A disturbing video trending on social media has captured the moment some newly recruited soldiers in the Nigerian Army vowed to deal with any civilian they come across. In their brash manner associated with only military bravado, they vowed that they would be very merciless with any civilian who crosses their path.
In the viral video, the soldiers can be heard celebrating their recruit as they warn civilians not to cross their paths as they also threaten to flog civilians.
In the 30-second video, the new recruits were asked what they think about civilians and they took turns to embarrass them.
When one of the new recruits was asked to give some words of advice to the civilians, she said:
“They are very useless and hopeless. If I catch them, body go tell them. Tell them say make them no cross my lane o, if them try am”.
Another said in the video: “The worst thing on earth is to be a civilian.”
Another said “I’ll flog them. I’ll flog them,” when asked what she will do to erring civilians.
This shows how terrible the Nigerian Army is with the civilians they are supposed to protect. Every year, a fresh video of recruits disgracing themselves always surface and the Nigerian Army does little or nothing to stop it.
The Nigerian Army is sick and requires urgent intervention. Clearly, public intervention in military affairs is a sensitive issue, and our politicians generally avoid commenting on military issues except when it affects their electoral interests.
However, Nigerians must not remain mute when it is clear that an intervention is needed.
Boko Haram insurgents, an extremist Islamic group that Tukur Buratai under Buhari’s directives had promised to decimate within three months when he first took the presidential oath in May 2015, have been having a field day in some parts of the North-East, particularly Borno, kidnapping, killing, maiming, raping and in the process turning hundreds of schoolgirls into sex slaves. This shows how grossly incompetent Tukur Buratai is in handling the affairs of the Nigerian Military. And instead of taking out their wrath on the insurgents, they rather vent their anger and frustrations on innocent, harmless civilians.
In the last three years, Nigeria has witnessed the military’s increased impunity in the conduct of its operations, disregard for the rule of law and civilian control, and contempt for public accountability.
The Nigerian Army has become uncontrollable in a way that Nigerians have not seen since the transition to civilian rule. The civilian authority has to recognise and accept the professionalism and autonomy of the military and minimise the use of the military in politics or the politicisation of the military.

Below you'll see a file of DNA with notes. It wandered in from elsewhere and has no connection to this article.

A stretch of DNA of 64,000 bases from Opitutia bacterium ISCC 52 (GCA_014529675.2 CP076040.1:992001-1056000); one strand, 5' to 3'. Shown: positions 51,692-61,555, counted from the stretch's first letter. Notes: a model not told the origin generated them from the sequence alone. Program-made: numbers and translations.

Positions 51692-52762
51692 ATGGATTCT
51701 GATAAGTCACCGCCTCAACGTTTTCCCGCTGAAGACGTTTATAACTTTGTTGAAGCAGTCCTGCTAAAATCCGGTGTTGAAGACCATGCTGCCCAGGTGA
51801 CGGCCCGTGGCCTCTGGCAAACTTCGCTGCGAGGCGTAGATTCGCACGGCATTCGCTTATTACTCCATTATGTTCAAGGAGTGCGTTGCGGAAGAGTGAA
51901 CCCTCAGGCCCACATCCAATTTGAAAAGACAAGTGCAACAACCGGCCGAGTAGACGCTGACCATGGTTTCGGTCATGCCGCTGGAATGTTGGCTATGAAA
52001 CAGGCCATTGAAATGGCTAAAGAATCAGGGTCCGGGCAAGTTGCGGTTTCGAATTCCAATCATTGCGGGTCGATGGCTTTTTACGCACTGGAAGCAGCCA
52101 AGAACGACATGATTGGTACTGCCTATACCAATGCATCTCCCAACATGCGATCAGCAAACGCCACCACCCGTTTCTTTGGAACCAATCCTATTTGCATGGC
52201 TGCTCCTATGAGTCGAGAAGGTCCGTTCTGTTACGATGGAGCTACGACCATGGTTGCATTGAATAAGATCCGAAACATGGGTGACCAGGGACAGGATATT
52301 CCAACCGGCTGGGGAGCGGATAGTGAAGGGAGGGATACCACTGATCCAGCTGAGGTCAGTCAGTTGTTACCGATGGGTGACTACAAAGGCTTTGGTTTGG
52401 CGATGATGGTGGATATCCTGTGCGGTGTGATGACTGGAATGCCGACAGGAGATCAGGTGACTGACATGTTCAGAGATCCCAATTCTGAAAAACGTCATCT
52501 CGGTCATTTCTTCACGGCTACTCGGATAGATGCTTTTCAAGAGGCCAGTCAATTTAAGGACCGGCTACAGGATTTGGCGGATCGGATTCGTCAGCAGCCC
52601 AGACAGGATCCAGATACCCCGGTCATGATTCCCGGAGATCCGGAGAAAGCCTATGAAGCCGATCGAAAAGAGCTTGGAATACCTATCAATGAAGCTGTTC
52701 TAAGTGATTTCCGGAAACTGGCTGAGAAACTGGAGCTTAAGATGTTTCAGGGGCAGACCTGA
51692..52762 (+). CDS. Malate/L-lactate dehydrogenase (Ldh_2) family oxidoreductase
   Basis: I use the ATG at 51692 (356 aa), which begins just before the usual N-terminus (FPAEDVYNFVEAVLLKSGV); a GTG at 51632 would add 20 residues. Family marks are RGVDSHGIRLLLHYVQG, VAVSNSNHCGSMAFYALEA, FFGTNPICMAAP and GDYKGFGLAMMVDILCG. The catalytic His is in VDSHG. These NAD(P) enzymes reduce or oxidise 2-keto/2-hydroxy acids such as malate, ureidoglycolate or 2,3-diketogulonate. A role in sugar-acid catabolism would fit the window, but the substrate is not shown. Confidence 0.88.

As it exists today, the Nigerian Army lacks professionalism. Instead, it has willingly become a political tool aimed at the brutal suppression of ordinary Nigerians.
In February 2016, the Nigerian Army established a Human Rights Desk tasked with investigating all cases of human rights complaints brought before it. For a period between 2016 and 2017, several military trials were conducted based on complaints to the Human Rights Desk. But, in the long run, nothing has changed.
Instead of improved military-civilian relations and increased respect for the lives of Nigerians, the Nigerian military has, between 2015 and 2018, become more reckless in its operations and more brazen in its impunity. In December 2015, over 300 people (including children) were killed in an attack by the Nigerian Army on a Shiite compound in Zaria.
Members of the Indigenous People of Biafra have suffered similar atrocities. Between December 2015 and May 2020, up to 500 agitators have been killed by the military during pro-Biafran protests. In other instances, the military has simply been careless while handling peaceful protests.
In January 2017, the Nigerian Air Force bombed an IDP camp in Rann, Borno state and killed 167 civilians, again including children.
A 2018 report by Amnesty International also showed how soldiers used force and threats of force to rape women in IDP camps. Till date, on one has been held accountable for these horrific incidents.
And, as these things often go, the military has turned cannibal, becoming a victim of its own atrocities, and devouring itself from inside.
It has become common for soldiers to rebel or protest the conditions of their service, including expressing dissatisfaction with equipment and welfare conditions. Even unemployed Nigerians are fearful of joining the army despite an ongoing recruitment exercise.
In fact, the Nigerian Army has lost public trust. The military authorities are prone to deceitful information and issuing outright lies. The command chain continues to be secretive, if not confused. The Nigerian public rarely knows who gives operational orders and who to hold accountable.
Today, only those who want to bury their heads in sand will believe that the Nigerian military cares about protecting Nigerian lives.
Instead, the military concerns itself only with protecting state security – personified in the president and his supporters – at the expense of ordinary Nigerian lives. It is completely abominable that the supposed defenders of Nigerian lives are the ones most likely to take it. Chief of Army Staff, Lieutenant General Tukur Buratai has ruined the reputation of the Nigerian security.
If constitutional democracy is to be sustained in Nigeria, then the Nigerian Army must be reformed and reoriented to prioritise the life of the ordinary Nigerian. And the first step in this reorientation process is accountability.
If progress is to be made, it must be ensured that those who commit atrocities must be confronted by justice either under domestic or international law.
AFRICA DAILY NEWS, NEW YORK